Immunobiology of Intestinal Eosinophils - A Dogma in the Changing?
Forskningsoutput: Tidskriftsbidrag › Artikel i vetenskaplig tidskrift
Infiltration of eosinophils into the intestinal mucosa is a typical hallmark of antiparasite immune responses and inflammatory disorders of the intestinal tract, and eosinophils are thought to contribute to these processes by release of their cytotoxic granule content. However, utilizing novel tools to study eosinophils, it has been recognized that eosinophils are constitutively present in the gastrointestinal tract. In addition, as the dogmatic antiparasite function of eosinophils has proven difficult to document experimentally, it has become increasingly clear that eosinophils are likely to have a more complex role than previously appreciated. Thus, the prevailing dogma of eosinophils merely as antiparasitic effector cells is changing. Instead, it has been suggested that eosinophils can contribute also to several other processes in the intestinal mucosa, e.g. local tissue homeostasis and adaptive immune responses. This review describes the current knowledge regarding the characteristics and functions of intestinal eosinophils, and the regulation of eosinophil trafficking to the intestinal mucosa during the steady state and inflammation. Finally, potential additional and new roles of intestinal eosinophils in the intestinal mucosal immune system are discussed.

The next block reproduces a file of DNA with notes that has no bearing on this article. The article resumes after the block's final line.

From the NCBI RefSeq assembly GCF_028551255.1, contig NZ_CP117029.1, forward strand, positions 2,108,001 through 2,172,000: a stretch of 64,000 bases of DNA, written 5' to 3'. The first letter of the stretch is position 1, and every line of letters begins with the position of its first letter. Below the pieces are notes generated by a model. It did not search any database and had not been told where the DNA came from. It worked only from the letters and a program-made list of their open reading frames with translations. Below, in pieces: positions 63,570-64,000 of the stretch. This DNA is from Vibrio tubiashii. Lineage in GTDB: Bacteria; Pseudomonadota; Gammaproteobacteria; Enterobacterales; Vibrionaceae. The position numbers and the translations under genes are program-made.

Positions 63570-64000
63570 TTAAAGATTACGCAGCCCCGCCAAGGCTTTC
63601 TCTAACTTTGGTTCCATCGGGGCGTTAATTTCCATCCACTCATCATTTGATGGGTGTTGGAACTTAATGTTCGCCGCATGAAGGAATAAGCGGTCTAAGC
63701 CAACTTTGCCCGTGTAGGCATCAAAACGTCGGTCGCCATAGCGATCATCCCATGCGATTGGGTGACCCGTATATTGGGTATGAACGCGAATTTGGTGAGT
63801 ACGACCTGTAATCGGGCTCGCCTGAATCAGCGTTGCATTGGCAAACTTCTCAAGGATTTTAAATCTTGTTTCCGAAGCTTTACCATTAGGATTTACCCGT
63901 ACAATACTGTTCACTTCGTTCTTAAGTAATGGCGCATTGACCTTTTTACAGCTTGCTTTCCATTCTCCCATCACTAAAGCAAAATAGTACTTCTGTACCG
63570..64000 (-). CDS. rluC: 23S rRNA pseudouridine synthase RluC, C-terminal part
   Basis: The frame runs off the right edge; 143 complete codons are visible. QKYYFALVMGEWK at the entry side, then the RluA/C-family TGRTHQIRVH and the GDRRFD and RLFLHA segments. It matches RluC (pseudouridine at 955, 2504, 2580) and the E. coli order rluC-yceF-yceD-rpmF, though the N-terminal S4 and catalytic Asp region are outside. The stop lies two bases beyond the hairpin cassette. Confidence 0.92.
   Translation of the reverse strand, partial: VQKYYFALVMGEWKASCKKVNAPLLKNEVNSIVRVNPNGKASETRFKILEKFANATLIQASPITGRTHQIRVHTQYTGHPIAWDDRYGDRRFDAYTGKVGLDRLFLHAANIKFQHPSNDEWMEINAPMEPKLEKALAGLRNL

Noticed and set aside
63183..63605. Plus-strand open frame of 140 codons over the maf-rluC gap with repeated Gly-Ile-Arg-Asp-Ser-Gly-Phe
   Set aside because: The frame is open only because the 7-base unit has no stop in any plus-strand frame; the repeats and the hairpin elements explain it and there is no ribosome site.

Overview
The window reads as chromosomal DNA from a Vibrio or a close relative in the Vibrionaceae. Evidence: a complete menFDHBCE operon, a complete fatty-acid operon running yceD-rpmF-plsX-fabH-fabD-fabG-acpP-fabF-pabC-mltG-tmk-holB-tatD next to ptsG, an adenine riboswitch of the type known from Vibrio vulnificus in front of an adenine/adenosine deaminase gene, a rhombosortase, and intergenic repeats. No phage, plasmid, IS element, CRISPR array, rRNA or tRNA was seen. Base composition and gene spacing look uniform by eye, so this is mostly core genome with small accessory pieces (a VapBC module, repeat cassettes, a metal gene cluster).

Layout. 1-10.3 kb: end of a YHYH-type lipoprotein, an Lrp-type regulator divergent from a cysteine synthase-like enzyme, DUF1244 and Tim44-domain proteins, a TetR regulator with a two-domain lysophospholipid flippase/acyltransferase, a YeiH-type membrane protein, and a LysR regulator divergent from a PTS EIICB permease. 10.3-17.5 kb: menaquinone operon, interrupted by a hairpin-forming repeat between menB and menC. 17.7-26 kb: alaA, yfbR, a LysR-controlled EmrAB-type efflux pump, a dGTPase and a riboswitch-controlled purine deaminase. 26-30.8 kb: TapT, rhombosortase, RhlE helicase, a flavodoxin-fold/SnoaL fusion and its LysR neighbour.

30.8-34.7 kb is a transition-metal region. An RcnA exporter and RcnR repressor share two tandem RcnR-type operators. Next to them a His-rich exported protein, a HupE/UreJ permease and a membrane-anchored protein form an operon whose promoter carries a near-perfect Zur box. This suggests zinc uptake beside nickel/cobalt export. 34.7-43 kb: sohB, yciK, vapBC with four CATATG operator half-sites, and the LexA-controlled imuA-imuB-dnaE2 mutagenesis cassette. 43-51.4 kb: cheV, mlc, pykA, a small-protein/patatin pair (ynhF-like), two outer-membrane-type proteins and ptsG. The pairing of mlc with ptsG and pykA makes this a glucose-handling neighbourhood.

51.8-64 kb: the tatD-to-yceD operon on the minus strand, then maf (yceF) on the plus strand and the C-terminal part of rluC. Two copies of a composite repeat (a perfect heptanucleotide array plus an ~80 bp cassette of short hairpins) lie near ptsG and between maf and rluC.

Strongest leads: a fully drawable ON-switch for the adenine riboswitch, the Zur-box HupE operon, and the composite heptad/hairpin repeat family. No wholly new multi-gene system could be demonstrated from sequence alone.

|Enheter & grupper|
Ämnesklassifikation (UKÄ) – OBLIGATORISK
|Tidskrift||Journal of Innate Immunity|
|Status||Published - 2011|
|Peer review utförd||Ja|
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